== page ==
The Next Rembrandt made a new Rembrandt using data.

Can a Machine Paint a New Rembrandt? This One Just Did. (Video.)

Can a Machine Paint a New Rembrandt? This One Just Did. (Video.)

Slate in motion.
April 15 2016 11:21 AM

A New Rembrandt

Can a machine capture an artist's essential style?  

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Rembrandt van Rijn died in 1669, but in 2016, the world received a new Rembrandt painting. Through a project called The Next Rembrandt, documented in this video, a team of scientists and art experts in Amsterdam scanned Rembrandt’s works, and then used the data to design and 3-D print a new painting in his iconic style.

From studying the elements of Rembrandt’s paintings, they determined, naturally, that the painting should be a portrait of a Caucasian male wearing a hat. And the finished product certainly looks familiar.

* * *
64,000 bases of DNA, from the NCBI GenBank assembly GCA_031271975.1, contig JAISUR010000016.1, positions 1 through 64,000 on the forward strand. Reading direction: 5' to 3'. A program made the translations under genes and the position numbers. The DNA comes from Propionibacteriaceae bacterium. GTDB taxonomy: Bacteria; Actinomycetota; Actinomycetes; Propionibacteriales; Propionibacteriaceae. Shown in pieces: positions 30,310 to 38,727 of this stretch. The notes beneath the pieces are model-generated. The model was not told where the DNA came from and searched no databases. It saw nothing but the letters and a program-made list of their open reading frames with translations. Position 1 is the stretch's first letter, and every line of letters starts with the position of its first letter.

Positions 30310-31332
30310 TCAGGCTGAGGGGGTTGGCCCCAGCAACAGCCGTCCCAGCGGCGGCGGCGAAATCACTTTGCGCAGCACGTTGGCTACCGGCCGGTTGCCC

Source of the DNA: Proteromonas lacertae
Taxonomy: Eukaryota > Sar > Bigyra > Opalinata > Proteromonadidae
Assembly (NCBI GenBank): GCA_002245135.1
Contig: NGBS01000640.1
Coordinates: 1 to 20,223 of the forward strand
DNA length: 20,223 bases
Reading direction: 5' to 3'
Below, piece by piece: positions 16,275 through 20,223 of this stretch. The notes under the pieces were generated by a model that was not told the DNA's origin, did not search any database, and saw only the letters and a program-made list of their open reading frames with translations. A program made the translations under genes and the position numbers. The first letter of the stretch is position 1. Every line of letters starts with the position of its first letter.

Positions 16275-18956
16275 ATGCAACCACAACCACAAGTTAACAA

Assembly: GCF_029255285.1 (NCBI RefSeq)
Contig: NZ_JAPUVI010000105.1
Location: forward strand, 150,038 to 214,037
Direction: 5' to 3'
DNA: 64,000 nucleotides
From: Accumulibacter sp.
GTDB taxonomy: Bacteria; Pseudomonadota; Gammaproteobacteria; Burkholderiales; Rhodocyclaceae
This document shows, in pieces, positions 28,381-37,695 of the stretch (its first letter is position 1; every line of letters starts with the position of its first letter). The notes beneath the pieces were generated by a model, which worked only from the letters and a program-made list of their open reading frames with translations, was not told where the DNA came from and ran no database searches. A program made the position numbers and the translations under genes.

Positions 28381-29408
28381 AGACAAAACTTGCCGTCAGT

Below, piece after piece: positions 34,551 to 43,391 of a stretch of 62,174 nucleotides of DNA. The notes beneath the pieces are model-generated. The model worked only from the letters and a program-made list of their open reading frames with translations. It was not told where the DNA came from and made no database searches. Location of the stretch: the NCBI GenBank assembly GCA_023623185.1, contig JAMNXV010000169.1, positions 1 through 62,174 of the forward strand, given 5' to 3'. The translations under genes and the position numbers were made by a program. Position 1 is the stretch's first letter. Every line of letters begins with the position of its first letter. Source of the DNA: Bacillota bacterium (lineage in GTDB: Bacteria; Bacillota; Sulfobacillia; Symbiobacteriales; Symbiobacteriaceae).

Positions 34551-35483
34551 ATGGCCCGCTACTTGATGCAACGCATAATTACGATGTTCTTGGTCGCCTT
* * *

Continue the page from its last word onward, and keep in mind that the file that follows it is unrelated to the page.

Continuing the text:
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But why create it? As Ron Augustus, director of SMB Markets at Microsoft, puts it in the video, “We are using a lot of data to improve business life, but we haven’t been using data that much in a way that touches the human soul.” The project succeeds in showing how data can create something amazingly similar to the work of a person, not to mention an artistic genius. That said, the experiment doesn’t purport to be a replacement for Rembrandt, and the team behind the painting is careful to avoid the direct comparison.

Still, we can't say we aren't curious to see the machine's version of a Monet, da Vinci, or Warhol. Imagine a gallery full of these new engineered paintings, unique interpretations of each artist's essential style.

The Next Rembrandt was unveiled in Amsterdam on April 5, and it will soon be on display at a location yet to be announced.  

Madeline Raynor is a Slate freelance video blogger.